This idea owes a great deal to the American Philosopher John Dewey, as I discuss here and elsewhere. McClennen says that Bush used 9/11 as an excuse to shut down public discussion of all issues concerning terrorism. She points to Bill Maher who was fired for saying that Bush’s claim that the terrorists were cowards was false. Of course they weren’t cowards. They willingly embraced death in pursuit of higher ends. But truth isn’t a defense to a hunkered-down population or a repressive government. La la la, I can’t hear you, is the outcome demanded by a government bent on absolute control of public discussion and a subservient media unable to process anything so outré as truth.

McClennen argues that Stephen Colbert opened up space for discussion of those and other issues. For her, the pivotal moment was Colbert’s appearance at the White House Correspondent’s dinner in April 2006, in which he called out the President and his media sycophants. That’s only part of the picture, though. She points out that the media simply dismissed Colbert’s routine as “not funny”, by which they meant the creeps in the room. It was bloggers who pulled the speech out of the C-Span archives and pushed it into public consciousness. It was bloggers who said that Colbert all but called the younger Bush a base fool, and in fact called the media a bunch of foolish tools. It was bloggers who provided the space for the public to discuss through comments first that speech, and then the lies and distortions of the Bush administration. It was bloggers who created the public sphere, such as it was.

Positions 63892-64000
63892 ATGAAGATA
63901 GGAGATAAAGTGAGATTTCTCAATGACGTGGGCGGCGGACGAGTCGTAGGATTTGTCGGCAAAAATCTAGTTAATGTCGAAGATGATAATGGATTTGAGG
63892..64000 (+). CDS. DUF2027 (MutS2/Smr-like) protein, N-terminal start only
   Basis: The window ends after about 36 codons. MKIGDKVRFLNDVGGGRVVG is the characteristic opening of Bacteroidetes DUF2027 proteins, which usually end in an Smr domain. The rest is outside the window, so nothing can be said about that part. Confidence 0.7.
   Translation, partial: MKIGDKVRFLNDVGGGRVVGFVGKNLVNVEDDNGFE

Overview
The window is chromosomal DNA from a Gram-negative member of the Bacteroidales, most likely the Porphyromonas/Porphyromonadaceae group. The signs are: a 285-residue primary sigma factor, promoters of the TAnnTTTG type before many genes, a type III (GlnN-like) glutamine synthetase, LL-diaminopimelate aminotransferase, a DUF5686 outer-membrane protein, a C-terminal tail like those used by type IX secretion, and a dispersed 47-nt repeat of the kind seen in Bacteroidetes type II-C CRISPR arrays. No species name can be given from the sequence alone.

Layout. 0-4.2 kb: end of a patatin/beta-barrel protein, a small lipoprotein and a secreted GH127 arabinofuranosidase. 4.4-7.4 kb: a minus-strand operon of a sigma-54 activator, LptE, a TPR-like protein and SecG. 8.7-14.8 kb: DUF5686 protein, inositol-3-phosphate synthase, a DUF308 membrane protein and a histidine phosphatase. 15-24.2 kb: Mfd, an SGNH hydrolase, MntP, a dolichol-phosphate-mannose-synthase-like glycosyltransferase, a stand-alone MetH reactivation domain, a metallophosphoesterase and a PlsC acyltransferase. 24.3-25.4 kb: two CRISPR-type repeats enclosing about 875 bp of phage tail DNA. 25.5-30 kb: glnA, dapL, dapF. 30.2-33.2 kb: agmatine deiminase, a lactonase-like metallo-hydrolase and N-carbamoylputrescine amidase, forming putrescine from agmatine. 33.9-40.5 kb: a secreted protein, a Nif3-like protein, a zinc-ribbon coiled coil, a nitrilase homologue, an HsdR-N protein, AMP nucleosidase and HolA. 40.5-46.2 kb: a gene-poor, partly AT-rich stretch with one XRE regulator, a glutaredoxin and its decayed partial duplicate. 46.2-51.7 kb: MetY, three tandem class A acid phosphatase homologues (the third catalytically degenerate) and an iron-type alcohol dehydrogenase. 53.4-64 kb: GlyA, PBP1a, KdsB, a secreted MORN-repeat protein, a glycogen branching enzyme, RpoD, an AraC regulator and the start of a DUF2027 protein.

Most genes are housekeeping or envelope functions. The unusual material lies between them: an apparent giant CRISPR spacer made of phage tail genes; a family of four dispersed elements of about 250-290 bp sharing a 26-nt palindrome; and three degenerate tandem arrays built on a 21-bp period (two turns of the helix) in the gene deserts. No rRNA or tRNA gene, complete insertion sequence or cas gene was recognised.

It’s fair to say that speech energized the liberal part of the public, and that energy was amplified by the blogging community, leading to capture of the House by the Democratic Party in 2006. Barack Obama built on that energy to capture the White House in 2008, and the Democrats regained control of the Senate. The liberal blogging community thought that they (we) were affecting the political sphere. We thought we had opened a discussion channel between the government and the most engaged part of the supportive public. Then we found out that Obama didn’t care about us or our issues. In fact, he thinks we are a bunch of fools or worse. After four years of this administration, the blogging community faces financial pressures as media giants attempt to starve us out.

That will be the end of whatever space there is for public discussion. I had high hopes for Occupy. My hopes reached their height when Occupy the SEC filed its brilliant comment letter on the feeble Dodd-Frank regulations. That was a real opening of public discourse, driven by a motivated and knowledgeable group of lawyers and finance people who worked together to express the views of the public, not the views of the thugs and liars who wrecked the economy. But it was a brief moment.

We are not engaged in participatory democracy. We are watching a CNN/Fox/MSNBC reality show, with two people battling it out over who who gets to screw the public. It’s hard to see the value in being a citizen in such a weak version of democracy.